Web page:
Mark 1: 1-13

The beginning of the good news of Jesus Christ, the Son of God. As it is written in the prophet Isaiah, “See, I am sending my messenger ahead of you, who will prepare your way; the voice of one crying out in the wilderness: ‘Prepare the way of the Lord, make his paths straight,'” John the baptizer appeared in the wilderness, proclaiming a baptism of repentance for the forgiveness of sins. And people from the whole Judean countryside and all the people of Jerusalem were going out to him, and were baptized by him in the river Jordan, confessing their sins. Now John was clothed with camel’s hair, with a leather belt around his waist, and he ate locusts and wild honey. He proclaimed, “The one who is more powerful than I is coming after me; I am not worthy to stoop down and untie the thong of his sandals. I have baptized you with water; but he will baptize you with the Holy Spirit.” In those days Jesus came from Nazareth of Galilee and was baptized by John in the Jordan. And just as he was coming up out of the water, he saw the heavens torn apart and the Spirit descending like a dove on him. And a voice came from heaven, “You are my Son, the Beloved; with you I am well pleased.” And the Spirit immediately drove him out into the wilderness. He was in the wilderness forty days, tempted by Satan; and he was with the wild beasts; and the angels waited on him.


Ash Wednesday confronts us with the undeniable reality that we are fragile, mortal creatures who, despite our best efforts and intentions, sin against God and others and ever stand in need of God’s mercy. We acknowledge this reality in the liturgy of this day with a simple yet deeply moving action: the signing of our foreheads with a cross of ashes. Today we acknowledge some of the deepest truths about ourselves, those we might otherwise choose to ignore, and commit once again to observe a holy Lent. In our daily Lenten mediations this year, Cathedral clergy will move sequentially through the Gospel of Mark, journeying with Jesus through the entirety of his ministry, from his beginning in the wilderness all the way to the cross and finally to the empty tomb. We begin that journey today in penitence and in hope, reminded by the very first verse of Mark that Jesus’ message is fundamentally good news. So come this day and join with the community of faith as the Church embarks on the pilgrim journey of Lent. Be reminded that you are indeed dust, but never forget that the cross you bear on your forehead is the sign of Christ’s victory over sin and death and a testament to God’s immeasurable love for you, no matter who you are or what you have done.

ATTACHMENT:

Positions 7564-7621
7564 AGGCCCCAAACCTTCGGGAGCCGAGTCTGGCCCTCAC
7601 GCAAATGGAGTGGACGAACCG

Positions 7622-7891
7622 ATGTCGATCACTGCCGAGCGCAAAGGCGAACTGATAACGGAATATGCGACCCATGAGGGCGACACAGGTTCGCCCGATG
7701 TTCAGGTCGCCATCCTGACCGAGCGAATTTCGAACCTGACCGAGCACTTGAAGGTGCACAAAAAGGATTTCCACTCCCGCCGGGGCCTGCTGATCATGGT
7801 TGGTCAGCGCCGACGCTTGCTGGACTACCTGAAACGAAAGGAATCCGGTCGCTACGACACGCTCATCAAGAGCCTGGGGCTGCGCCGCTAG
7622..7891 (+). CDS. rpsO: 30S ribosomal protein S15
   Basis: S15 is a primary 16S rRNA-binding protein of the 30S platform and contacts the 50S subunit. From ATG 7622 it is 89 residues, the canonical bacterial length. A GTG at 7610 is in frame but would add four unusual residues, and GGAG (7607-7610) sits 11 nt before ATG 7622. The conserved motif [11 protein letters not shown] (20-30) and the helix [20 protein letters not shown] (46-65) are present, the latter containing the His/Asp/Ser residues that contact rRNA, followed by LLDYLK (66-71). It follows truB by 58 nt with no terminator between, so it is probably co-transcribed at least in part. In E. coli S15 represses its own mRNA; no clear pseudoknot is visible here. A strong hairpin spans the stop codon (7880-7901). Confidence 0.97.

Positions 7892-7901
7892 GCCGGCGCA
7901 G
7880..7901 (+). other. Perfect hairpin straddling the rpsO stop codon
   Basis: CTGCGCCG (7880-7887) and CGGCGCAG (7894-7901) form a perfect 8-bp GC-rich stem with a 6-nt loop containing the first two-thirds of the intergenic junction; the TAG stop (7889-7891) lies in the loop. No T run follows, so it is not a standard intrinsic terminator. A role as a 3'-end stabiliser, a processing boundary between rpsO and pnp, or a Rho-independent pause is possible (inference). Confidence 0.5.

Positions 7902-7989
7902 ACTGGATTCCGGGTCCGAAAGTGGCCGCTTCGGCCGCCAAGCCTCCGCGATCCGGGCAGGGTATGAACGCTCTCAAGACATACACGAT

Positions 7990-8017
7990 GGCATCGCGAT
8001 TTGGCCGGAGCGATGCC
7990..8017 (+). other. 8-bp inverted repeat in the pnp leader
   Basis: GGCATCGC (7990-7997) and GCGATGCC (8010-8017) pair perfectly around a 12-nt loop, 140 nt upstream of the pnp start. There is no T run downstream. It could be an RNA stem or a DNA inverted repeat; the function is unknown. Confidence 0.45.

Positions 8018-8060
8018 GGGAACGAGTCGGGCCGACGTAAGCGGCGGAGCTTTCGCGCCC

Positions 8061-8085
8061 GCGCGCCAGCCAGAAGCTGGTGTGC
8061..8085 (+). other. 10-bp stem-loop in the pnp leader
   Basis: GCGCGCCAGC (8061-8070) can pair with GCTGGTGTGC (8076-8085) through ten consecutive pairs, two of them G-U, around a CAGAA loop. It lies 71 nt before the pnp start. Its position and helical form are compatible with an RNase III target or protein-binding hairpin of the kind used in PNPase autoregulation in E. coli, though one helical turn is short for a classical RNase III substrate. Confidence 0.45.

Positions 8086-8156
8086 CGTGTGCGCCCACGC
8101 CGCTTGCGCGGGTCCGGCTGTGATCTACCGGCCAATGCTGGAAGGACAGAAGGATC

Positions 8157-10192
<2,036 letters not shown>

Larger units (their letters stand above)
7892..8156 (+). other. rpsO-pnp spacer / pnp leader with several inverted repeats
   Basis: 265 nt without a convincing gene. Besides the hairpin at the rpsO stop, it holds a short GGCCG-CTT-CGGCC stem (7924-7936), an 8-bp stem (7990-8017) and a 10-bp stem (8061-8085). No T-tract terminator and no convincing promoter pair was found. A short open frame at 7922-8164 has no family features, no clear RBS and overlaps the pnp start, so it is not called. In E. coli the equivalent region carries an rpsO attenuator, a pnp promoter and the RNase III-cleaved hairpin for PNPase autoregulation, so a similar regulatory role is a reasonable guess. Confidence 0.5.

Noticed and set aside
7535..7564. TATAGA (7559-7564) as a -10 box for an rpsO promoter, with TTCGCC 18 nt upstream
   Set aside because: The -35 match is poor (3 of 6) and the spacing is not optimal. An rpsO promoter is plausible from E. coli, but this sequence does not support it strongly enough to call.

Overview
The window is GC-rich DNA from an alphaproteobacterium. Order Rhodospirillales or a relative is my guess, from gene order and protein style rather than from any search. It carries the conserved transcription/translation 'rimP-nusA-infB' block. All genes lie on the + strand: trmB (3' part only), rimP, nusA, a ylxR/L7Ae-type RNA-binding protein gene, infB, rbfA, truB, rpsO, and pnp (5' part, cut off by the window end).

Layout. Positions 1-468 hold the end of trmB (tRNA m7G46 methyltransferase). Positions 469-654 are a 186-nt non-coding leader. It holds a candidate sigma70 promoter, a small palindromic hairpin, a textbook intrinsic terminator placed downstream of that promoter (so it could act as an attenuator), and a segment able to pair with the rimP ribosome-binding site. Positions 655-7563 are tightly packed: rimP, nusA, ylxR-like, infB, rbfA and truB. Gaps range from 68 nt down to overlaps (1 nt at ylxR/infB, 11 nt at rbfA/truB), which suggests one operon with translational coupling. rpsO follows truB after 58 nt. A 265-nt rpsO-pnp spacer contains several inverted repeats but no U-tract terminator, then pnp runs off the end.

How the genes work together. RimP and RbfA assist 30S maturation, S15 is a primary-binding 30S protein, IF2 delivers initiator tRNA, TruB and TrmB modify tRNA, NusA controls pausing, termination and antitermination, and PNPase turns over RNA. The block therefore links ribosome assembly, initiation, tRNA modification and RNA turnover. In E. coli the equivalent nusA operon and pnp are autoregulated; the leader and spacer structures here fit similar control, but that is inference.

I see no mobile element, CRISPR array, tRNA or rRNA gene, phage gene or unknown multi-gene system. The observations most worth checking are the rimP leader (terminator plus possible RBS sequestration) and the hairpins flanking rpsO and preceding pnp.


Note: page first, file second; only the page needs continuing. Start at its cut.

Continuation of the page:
Blessings,
Patrick+


Almighty and everlasting God, you hate nothing you have made and forgive the sins of all who are penitent: Create and make in us new and contrite hearts, that we, worthily lamenting our sins and acknowledging our wretchedness, may obtain of you, the God of all mercy, perfect remission and forgiveness; through Jesus Christ our Lord, who lives and reigns with you and the Holy Spirit, one God, for ever and ever. Amen. (The Book of Common Prayer, 217)